-        Create a business plan.  Think about it.  Would you build a house without a plan?  A business plan is creating your vision.  All the steps to get your business up and running to the day to day operations.  If you’re a ‘big picture’ kind of person, then have someone who thinks about the details to help you. 
-        All the Legal Stuff.  How should you set up your business?  What permits are needed?  Trademarks?  Copyrights?  Licenses?  Best to consult a business attorney or a CPA.
-        Company Structure.  Think of your business as you as the bus driver.  Where are you going, and do you need help and if so when and how much?  Will you need full-time employees or part time contractors?  Seasonal help?  OutsourcingVirtual help?  When considering who will help, consider what you do best and delegate the rest to the best possible source.  You can’t know it all or do it all.
-        Financing.  Whether you’re buying a franchise or starting from scratch, ‘it takes money to make money.’  How much is it going to take to get up and running?  How long is the expectation before the business shows enough profit to be self-sustaining?  Equipment cost?  Marketing?  Salary for yourself and wages for help?  Office space?  Merchant Services?   And the list goes on.  Even if you start out as a one-person solopreneur, all these costs need to be a consideration.  Talk to a financial advisor well versed in business startups.  Also, consider a business loan rather than use your life savings.  
-        Keeping it all Straight.  Bookkeeping is a must so that you maximize all your finances and take advantage of all tax benefits.  Intuit Quickbooks is great to ensure all the I’s are dotted and the t’s are crossed. 
-        Marketing.  Getting ready to make your debut and putting your best foot forward.  It’s important to ensure all your marketing elements are in place, i.e. your website, social media, business cards, brochures, signage etc. Whether you are a brick and mortar business, or your office is in your home or your vehicle, you want to ensure your professional image is represented well across all platforms.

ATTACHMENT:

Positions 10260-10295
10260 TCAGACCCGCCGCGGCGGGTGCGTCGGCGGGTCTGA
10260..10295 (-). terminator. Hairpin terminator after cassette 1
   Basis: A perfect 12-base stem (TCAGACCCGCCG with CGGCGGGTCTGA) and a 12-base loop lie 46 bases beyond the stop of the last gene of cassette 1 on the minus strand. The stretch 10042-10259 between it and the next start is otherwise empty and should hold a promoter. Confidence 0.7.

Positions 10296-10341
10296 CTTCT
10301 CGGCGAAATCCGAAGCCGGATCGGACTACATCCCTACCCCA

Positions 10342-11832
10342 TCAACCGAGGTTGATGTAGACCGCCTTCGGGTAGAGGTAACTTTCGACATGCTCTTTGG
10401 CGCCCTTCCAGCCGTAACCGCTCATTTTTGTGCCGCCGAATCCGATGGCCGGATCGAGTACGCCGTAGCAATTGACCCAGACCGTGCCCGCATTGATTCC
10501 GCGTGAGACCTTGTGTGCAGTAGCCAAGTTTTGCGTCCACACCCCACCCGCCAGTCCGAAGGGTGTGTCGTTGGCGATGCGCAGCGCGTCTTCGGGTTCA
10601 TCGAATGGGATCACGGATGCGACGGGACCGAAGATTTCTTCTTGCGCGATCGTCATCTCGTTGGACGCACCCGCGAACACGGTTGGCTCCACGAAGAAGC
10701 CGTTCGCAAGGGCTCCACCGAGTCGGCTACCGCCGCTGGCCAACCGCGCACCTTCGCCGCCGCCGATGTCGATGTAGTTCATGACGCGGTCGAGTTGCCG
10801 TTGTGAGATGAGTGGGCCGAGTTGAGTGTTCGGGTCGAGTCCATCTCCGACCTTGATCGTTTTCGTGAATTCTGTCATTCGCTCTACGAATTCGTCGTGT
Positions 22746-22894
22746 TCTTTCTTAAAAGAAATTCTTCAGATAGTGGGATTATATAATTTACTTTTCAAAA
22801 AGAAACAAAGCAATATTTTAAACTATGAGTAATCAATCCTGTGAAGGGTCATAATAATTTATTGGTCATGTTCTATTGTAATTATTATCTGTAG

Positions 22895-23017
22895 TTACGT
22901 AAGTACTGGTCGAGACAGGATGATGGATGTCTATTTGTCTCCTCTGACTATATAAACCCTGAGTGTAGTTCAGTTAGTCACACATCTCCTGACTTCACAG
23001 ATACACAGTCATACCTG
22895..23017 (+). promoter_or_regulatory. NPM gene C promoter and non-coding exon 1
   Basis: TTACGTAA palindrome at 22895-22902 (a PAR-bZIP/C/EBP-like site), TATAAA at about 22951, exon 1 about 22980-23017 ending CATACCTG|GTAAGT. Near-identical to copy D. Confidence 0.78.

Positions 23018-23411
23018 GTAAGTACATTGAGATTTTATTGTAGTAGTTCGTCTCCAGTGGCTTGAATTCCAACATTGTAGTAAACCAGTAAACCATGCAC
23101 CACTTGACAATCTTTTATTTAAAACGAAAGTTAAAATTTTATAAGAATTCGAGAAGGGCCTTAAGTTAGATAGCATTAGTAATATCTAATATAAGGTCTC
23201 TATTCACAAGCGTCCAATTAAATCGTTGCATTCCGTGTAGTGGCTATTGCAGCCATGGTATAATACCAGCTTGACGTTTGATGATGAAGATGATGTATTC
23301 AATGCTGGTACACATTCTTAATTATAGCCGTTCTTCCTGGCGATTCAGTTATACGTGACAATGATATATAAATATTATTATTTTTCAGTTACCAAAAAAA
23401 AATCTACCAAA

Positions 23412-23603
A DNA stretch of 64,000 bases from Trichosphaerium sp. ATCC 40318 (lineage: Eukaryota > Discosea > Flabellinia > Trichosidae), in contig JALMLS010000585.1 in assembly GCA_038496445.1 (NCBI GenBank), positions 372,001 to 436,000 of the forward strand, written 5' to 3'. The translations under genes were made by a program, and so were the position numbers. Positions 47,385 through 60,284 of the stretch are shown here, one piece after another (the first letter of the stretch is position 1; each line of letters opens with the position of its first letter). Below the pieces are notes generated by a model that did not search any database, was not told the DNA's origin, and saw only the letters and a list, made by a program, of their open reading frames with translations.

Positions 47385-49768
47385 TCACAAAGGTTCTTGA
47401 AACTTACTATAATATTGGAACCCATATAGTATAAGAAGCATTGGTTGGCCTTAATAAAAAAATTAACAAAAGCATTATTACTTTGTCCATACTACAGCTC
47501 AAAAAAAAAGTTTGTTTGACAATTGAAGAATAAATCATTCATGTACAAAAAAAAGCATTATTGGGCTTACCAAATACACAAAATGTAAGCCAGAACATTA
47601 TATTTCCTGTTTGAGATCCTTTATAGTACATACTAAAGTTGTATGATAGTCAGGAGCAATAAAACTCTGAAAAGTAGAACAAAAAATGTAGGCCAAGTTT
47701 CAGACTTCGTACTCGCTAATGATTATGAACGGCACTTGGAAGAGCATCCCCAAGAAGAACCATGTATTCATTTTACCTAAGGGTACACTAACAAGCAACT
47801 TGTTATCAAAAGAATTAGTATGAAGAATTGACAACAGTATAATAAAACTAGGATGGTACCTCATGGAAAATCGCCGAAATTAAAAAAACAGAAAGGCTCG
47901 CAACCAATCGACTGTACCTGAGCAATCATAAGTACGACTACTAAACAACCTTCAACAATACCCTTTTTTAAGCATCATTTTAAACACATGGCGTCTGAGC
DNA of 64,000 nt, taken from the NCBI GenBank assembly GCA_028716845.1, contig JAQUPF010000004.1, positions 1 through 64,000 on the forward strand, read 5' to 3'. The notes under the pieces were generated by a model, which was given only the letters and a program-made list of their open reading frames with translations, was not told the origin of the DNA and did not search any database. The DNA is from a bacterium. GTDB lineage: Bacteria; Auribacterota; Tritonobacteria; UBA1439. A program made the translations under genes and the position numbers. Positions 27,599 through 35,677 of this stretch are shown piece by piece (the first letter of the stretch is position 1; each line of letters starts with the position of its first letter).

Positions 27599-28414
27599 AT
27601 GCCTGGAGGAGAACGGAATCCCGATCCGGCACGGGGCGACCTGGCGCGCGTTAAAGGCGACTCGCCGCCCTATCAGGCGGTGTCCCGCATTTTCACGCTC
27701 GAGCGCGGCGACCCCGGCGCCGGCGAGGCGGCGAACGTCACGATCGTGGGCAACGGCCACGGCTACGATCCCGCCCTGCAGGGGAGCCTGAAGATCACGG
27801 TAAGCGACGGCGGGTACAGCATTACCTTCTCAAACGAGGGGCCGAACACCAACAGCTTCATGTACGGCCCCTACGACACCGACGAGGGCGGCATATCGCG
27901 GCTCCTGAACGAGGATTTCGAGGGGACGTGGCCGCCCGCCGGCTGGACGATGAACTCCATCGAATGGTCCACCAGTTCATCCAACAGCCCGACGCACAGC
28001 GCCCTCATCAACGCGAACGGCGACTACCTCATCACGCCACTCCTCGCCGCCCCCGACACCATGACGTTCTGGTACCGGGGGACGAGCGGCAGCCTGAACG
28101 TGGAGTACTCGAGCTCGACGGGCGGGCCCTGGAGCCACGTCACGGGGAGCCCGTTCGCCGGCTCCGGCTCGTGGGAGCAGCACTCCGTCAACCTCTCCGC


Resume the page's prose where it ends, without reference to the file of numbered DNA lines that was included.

-        Networking.  Getting the word out and meeting the right people who want you to succeed as much as you do is very important.  In today’s market, it’s not enough just to build a website and hang out a sign, especially if you’re not the only ‘mousetrap’ in town.  And we would all prefer a warm referral rather than a cold lead.  One of the oldest and best networking organizations is Business Network International.   I also highly recommend ‘The Networking Guru’ by James Barber.  It is a good short read and explains the basics of networking to build relationships in order to build a business.  In fact, James has written a 2nd book, ‘The Networking Guru – The Next Level’ that also goes over some of the other aspects mentioned above, i.e. business plan, business coach, networking, etc.   I recommend reading his second book first.  It’s more about setting up the infrastructure for a business to succeed.
Yes, there are a lot of things to consider starting a business.  It can be very scary as well as exciting and rewarding.  Seek out those who are doing what you want to do and who are successful.  Pick their brain.  And be sure and ask the question, ‘What do you wish someone had told you before you started your business?’  Learn from those who have gone before you.
To Your Success,
‘Helping You and Your Business Look Good’

Resources Referenced in this article:
Business Coach – Russ Young with Action Coach
Virtual Assistant for Relationship Marketing, Social Media, Email Marketing, Admin Services, Basic WordPress Website – Annette Mason – Painted Lady Enterprises
Bookkeeping/Invoicing – Intuit Quickbooks
Merchant Services – Randy Amerson – Netcom PaySystem
Website Domains and Hosting –
Networking – Business Network International – or for Georgia –

Need other recommendations?  Please let me know.  I would be glad to provide a reliable source for you.